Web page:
KiCon, a conference focused on KiCad, is happening April 2019 in Chicago and the call for talk proposals is open:
KiCon 2019 is a conference for people who use and love KiCad. This is the first year of KiCon, but hopefully the first of many! It will take place April 2019 in Chicago IL, USA.
We are looking for community members to propose talks, which will be recorded and uploaded for the rest of the world to utilize. We’re looking for stories about tools, methods, and successes using KiCad in manufacturing, research and business. This conference will bring together the power users of the tool to talk about how they use KiCad on a regular basis and to share that knowledge with others.
From Frank Adams on Hackster.io:
I made a “nearly universal” USB controller using a Teensy LC or 3.2 on an FPC connector board that will work with most laptop keyboards.
I did this project because I’ve seen many forum posts from people asking how to use the keyboard from their old broken laptop. Unfortunately the answers given are “it can’t be done,” “it’s too hard,” or “rip apart another USB keyboard and steal the controller circuit.” I believe I have a better answer by using a “nearly universal” keyboard controller based on a Teensy LC or 3.2 mounted on an FPC connector board. This board accepts keyboard cables with up to 34 pins on a 1 mm or 0.8 mm pitch. The board shown below won’t work on every keyboard but it will work on most.
The same circuit board is populated with either a Teensy LC or 3.2
Many artists are inseparably associated with their medium: Vincent Van Gogh had oil paint, Auguste Rodin had bronze, and Banksy has the spraycan and stencil. You have ICs, passives, wire, and solder. So often electronics are hidden away, but not today! We want to see you build electronic circuits that are beautiful in and of…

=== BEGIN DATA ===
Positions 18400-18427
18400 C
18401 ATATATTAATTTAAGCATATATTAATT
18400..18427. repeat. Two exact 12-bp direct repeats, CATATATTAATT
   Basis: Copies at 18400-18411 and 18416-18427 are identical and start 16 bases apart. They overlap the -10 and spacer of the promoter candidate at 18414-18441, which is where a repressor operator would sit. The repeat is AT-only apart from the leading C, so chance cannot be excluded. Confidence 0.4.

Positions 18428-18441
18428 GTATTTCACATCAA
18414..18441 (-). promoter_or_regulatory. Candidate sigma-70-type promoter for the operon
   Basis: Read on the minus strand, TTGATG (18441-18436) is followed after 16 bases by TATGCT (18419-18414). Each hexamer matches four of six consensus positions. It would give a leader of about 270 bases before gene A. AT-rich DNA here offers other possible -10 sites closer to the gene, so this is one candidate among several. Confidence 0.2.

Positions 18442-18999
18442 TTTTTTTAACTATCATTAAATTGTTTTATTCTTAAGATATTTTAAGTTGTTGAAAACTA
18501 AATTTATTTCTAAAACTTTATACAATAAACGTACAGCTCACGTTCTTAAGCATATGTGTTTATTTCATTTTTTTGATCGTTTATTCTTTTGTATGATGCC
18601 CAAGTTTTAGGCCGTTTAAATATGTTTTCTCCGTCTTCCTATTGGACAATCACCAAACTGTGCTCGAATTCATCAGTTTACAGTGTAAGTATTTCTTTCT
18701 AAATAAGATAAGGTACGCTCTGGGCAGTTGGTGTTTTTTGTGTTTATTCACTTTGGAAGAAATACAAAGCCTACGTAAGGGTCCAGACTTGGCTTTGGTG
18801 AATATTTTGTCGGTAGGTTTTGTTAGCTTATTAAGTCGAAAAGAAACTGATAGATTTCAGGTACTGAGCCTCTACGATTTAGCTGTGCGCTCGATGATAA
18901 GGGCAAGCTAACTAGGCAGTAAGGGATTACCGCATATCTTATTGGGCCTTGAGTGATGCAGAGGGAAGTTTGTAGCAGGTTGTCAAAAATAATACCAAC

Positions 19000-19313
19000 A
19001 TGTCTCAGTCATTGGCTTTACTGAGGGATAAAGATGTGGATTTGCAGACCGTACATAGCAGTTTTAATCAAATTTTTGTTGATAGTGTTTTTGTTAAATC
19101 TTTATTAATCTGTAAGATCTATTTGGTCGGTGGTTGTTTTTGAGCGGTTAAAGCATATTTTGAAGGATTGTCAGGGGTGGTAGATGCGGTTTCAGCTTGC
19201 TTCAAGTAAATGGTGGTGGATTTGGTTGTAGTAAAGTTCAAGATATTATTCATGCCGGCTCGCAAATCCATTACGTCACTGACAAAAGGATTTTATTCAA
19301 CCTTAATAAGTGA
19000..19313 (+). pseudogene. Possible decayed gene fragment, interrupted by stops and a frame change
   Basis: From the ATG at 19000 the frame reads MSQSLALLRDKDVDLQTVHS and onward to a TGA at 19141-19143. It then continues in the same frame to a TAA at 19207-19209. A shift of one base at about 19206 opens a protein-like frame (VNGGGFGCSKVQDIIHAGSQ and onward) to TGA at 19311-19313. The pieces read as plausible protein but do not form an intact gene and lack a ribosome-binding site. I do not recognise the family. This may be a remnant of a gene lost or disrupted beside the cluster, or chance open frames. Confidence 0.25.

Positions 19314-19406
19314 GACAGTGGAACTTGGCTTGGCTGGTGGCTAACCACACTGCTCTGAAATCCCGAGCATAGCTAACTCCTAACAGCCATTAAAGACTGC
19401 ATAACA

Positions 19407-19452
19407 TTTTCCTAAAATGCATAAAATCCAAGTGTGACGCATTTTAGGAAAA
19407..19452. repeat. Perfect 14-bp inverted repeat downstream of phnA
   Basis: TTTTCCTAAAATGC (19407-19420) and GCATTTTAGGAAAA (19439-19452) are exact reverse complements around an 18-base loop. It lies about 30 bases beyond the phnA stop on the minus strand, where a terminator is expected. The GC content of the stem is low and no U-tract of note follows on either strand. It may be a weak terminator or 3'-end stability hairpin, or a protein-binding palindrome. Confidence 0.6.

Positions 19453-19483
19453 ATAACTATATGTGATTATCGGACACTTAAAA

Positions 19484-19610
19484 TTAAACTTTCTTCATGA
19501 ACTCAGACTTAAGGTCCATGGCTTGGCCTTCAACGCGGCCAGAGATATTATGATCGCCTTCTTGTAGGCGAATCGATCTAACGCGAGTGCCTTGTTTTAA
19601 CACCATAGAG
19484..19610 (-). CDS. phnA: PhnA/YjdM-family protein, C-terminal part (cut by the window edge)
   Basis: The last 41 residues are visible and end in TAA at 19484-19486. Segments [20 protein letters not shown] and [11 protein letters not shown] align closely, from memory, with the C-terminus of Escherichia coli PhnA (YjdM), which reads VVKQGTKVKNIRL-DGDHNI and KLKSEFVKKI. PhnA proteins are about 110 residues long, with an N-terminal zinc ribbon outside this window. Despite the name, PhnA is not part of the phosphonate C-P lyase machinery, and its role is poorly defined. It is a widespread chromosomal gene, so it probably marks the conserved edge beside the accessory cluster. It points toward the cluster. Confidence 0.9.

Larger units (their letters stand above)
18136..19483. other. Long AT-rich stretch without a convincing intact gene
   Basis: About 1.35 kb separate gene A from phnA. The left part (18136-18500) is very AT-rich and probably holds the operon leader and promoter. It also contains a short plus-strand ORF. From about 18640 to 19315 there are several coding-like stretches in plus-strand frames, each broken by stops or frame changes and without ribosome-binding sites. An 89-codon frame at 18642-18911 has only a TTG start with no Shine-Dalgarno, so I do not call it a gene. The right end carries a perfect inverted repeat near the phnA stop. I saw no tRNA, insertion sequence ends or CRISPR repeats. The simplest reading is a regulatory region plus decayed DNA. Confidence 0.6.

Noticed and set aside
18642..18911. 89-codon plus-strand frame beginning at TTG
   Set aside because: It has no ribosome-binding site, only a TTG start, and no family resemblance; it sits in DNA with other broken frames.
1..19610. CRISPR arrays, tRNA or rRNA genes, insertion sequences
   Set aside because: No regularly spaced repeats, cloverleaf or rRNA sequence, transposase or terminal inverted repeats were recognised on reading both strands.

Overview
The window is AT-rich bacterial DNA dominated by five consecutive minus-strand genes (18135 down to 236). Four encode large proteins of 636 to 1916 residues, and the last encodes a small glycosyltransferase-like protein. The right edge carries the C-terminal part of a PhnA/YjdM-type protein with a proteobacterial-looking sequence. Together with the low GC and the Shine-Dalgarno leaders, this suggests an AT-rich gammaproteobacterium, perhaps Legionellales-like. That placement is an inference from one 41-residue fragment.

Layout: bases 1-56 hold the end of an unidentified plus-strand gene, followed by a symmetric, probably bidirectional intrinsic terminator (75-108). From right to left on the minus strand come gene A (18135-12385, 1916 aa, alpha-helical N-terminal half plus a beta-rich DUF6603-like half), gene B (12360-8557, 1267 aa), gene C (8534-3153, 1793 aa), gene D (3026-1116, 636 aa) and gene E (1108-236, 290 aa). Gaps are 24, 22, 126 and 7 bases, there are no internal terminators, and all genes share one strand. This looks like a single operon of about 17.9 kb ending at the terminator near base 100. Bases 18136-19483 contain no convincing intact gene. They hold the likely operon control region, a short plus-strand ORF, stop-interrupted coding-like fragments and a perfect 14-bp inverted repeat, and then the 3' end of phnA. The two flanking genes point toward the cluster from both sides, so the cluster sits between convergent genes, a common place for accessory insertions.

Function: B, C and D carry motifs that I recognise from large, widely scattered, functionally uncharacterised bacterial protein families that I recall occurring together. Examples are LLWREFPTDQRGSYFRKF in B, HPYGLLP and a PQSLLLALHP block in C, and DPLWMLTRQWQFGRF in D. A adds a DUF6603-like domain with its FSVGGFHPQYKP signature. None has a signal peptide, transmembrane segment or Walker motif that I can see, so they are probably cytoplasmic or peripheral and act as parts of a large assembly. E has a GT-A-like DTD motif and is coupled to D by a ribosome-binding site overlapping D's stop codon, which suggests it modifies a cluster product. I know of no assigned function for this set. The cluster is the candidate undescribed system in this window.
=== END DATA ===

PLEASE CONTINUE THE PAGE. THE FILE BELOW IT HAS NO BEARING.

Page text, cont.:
via The Circuit Sculpture Contest — Hackaday
We’ve got two hands, so it’s natural to want to use both of them while diagnosing a circuit with an oscilloscope. Trouble is, keeping both hands on the probes makes it a touch difficult to manipulate the scope. If only there were some way to put your idle lower appendages to work.
This multipurpose oscilloscope footswitch interface makes so much sense that we wonder why such a thing isn’t standard equipment on more scopes. [Paul Roukema]’s interface relies on the USB Test and Measurement Class (USBTMC) protocol that allows most modern scopes to be remotely controlled, somewhat like the General Purpose Interface Bus (GPIB) protocol of old. [Paul]’s interface uses an STM32 microcontroller to talk USBTMC to either Keysight’s Infinium scopes or the Tektronix DPO line, since those were what he had to test against. Tapping the footswitch cycles the acquisition mode on and off or triggers a single acquisition. He’s thoughtfully included the USBTMC specs in his GitHub project, so adapting it to other scopes should be straightforward. We’d even wager that older scopes with GPIB could enjoy the same handsfree control.
via Keep Both Hands on the Probes With This Oscilloscope Footswitch
We are excited to announce this new contest with Hackster.io and Autodesk:
BadgeLove by Hackster: The Blinkiest Badge Challenge on Earth!
Win up to $5,000+ in prizes!
#BadgeLife is the new electronic graffiti. This form of art is in a league of its own, first popularized by DEFCON hackers, now boasts serious technical sophistication, a wicked artistic flair, peppered with political, cryptography, social, cultural and comical narratives, flashing LEDs and screens with add-ons galore.
You are invited to join our first, and certainly not last, BadgeLove challenge, sponsored by OSH Park, Autodesk EAGLE & Fusion 360, and Hackster.
Share your unique design with 700,000+ Hacksters and we will reward badge fanatics for their beautiful, weird, cool contributions.
We live in a Golden Age of single-board computers. There was a time when a portable computer that was any good was a relatively rare and expensive device, certainly not something you could expect to replicate for yourself. A Psion, or later a Palm or perhaps a WinCE device would have been a lot more…
via Building Portable Linux Devices: Never Been Easier, But Still Hard — Hackaday